I read an article recently about being homeless during the winter months, something that flits in and out of my consciousness when I walk through Norwich, or back in London, when I ignore the crouched figures in tube stations or guiltily avoid the eye contact of the man waving the Big Issue under my nose. It made me wonder, how can so many of us, suited booted and able-bodied, walk past a lone shivering body, huddled in blankets on a doorstep, without shovelling them into our arms and running with them to a safer, warmer, better place?
Well, it’s not quite as simple as that, of course, is the all too familiar answer. Everyone’s heard or told stories about these kinds of things. Once I stood outside a tube station for twenty minutes, waiting for my sister so we could watch an outdoor showing of The Sound of Music in Hyde Park. There was a homeless woman sitting on the ground, rocking, and I thought she might be crying. But what shocked me was that she was around my age, twenty or younger. I watched for several minutes, doing the same as everyone else who was standing around – I was waiting. I found myself glaring at people, in suits with older faces than mine and thicker wallets, willing them to approach her. And then of course I realised that we were all trapped in a guilty limbo, waiting for each other to act. I went to M&S and bought a sandwich for her. I asked her if she was alright and she spoke, in perfect English with a voice as clear and well-spoken as me or any of my friends (which I am ashamed to say surprised me – where were the missing teeth, the hissing, the gooey mess of language that signal a mind battered by years of abuse and addiction?). She said she was fine. I thought of all the times I’ve answered ‘how are you?’ with anything other than ‘good’, ‘fine’, ‘great’ and I sank into my shoes. No one ever thinks to admire the homeless but right then, I did.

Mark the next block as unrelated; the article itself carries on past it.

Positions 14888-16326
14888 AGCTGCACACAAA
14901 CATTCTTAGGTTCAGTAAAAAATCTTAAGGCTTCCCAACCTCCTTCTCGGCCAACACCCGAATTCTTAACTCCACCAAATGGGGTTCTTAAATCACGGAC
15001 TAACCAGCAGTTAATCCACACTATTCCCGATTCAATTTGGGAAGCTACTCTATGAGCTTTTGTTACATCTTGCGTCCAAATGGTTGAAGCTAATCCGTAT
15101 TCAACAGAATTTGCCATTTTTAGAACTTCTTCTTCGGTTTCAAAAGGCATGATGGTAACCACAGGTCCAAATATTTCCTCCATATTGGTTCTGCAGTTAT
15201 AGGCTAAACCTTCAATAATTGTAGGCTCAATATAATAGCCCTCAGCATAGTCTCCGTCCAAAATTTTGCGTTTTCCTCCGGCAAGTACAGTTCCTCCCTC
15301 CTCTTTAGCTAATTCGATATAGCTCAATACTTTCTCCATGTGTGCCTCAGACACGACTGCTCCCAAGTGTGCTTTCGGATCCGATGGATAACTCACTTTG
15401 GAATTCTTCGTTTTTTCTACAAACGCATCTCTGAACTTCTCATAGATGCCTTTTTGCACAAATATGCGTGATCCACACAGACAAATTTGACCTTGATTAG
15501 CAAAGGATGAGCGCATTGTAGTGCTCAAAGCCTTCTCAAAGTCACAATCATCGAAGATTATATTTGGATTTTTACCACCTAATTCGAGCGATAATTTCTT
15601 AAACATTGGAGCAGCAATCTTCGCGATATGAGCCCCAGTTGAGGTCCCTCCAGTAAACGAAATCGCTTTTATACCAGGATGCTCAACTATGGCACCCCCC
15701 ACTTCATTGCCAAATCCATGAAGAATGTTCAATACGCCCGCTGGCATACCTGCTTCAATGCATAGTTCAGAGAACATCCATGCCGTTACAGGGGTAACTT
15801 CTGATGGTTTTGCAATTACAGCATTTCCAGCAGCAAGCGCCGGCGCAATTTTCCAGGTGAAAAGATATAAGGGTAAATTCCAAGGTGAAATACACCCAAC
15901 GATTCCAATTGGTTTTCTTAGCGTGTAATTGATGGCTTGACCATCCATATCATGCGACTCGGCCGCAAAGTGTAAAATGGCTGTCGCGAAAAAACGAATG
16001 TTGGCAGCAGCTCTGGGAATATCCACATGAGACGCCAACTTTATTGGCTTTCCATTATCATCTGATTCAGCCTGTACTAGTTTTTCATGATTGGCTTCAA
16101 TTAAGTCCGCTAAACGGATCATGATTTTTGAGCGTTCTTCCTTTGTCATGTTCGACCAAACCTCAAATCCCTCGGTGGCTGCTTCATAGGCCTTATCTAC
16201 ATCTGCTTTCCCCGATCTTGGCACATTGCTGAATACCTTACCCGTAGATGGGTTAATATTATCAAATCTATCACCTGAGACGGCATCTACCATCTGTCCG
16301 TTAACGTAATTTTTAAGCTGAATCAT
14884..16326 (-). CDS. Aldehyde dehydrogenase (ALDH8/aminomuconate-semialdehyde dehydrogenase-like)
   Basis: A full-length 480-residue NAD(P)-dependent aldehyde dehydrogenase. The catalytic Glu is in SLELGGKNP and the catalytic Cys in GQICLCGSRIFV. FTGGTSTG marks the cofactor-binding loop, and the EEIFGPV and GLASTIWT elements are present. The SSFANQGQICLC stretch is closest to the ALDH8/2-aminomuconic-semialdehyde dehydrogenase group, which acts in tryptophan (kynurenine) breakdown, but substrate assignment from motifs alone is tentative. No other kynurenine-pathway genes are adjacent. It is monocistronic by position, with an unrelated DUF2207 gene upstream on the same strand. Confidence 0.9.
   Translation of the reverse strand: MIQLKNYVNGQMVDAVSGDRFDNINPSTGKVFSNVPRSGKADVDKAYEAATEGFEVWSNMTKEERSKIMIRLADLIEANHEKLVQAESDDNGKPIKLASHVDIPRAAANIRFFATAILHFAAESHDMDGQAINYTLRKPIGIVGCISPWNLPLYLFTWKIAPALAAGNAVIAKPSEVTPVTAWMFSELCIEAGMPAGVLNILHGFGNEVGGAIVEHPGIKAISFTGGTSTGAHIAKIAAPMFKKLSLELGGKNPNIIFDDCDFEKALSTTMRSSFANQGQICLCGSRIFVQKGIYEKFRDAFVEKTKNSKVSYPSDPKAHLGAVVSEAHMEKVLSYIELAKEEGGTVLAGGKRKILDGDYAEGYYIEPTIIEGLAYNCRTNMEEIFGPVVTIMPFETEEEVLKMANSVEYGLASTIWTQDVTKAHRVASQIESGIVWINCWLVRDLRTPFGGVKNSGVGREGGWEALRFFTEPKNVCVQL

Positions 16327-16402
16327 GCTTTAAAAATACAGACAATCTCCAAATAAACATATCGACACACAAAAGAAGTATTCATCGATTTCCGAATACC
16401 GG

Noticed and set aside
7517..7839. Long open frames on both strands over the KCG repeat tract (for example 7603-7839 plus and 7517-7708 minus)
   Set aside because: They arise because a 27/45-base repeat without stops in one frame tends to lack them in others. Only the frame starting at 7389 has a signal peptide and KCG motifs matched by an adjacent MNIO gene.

I wish I could finish the story with ‘and then I bought her a house and she got married and had children and became a famous artist’. Unfortunately I have no idea what her story is, or was. I don’t know why she was on the streets, I don’t know if she still is. I don’t even know her name, I can’t remember the colour of her eyes, I couldn’t tell you how old she was or whether she ate that sandwich. Or enjoyed it. Friends say ‘it was good of you, to buy that sandwich for her’ and I worry. Really, surely, that is the least that any human being should do? So many of us are not homeless, are not even poor, and we have some potential to change a life, I hope?
But it is, of course, complicated. We couldn’t keep taking strangers home with us and giving them the spare room or the sofa. If it was me, my family would soon change the lock on the door and there’d be one more person living on the streets. We can’t expect sandwiches to make everything better, either. There are, of course, great charities that aid the homeless, such as Shelter and St Mungos, and programmes that give homeless people opportunities to be safe, warm and fed for the night. There are soup kitchens. There is the Big Issue scheme. If we want to help, we should fund charities that know what they are doing, that work towards long term solutions rather than the distribution of lunch for the day. Maybe in a hundred years or two hundred, who knows, every person in the UK could even have a roof above them and a bed with sheets.
But that’s not really what I’m writing about. I cannot bring an end to homelessness with one blog post. I’m just expressing a long-standing horror, which I cannot seem to shake, that homelessness exists at all. What haunts me is the thought that, if I lay in a shop entrance or an alcove for the night, wrapped in an old sheet from my wardrobe, without a dog or a ferret to lure people in, there is the possibility that no one would stop, no one would spare any money, or a sandwich, or a kind word. The thought that people in their hundreds could walk past, entirely indifferent to my situation, my life, terrifies me more than the thought of the sores, the cold, the violent drunken strangers.
I would love you to read this, click on the links and donate immediately to St Mungos or Shelter. I would love you to start a monthly direct debit to a homeless charity. But what I would really love you to do, is to stop, every time you encounter someone suffering at your feet. Just to ask, ‘are you OK?’ or to offer some food, or a drink or a coat. Would we need homeless charities, if everyone stopped?
The answer to that question seems to be: we will never know. Which isn’t the end of the world. Not for us.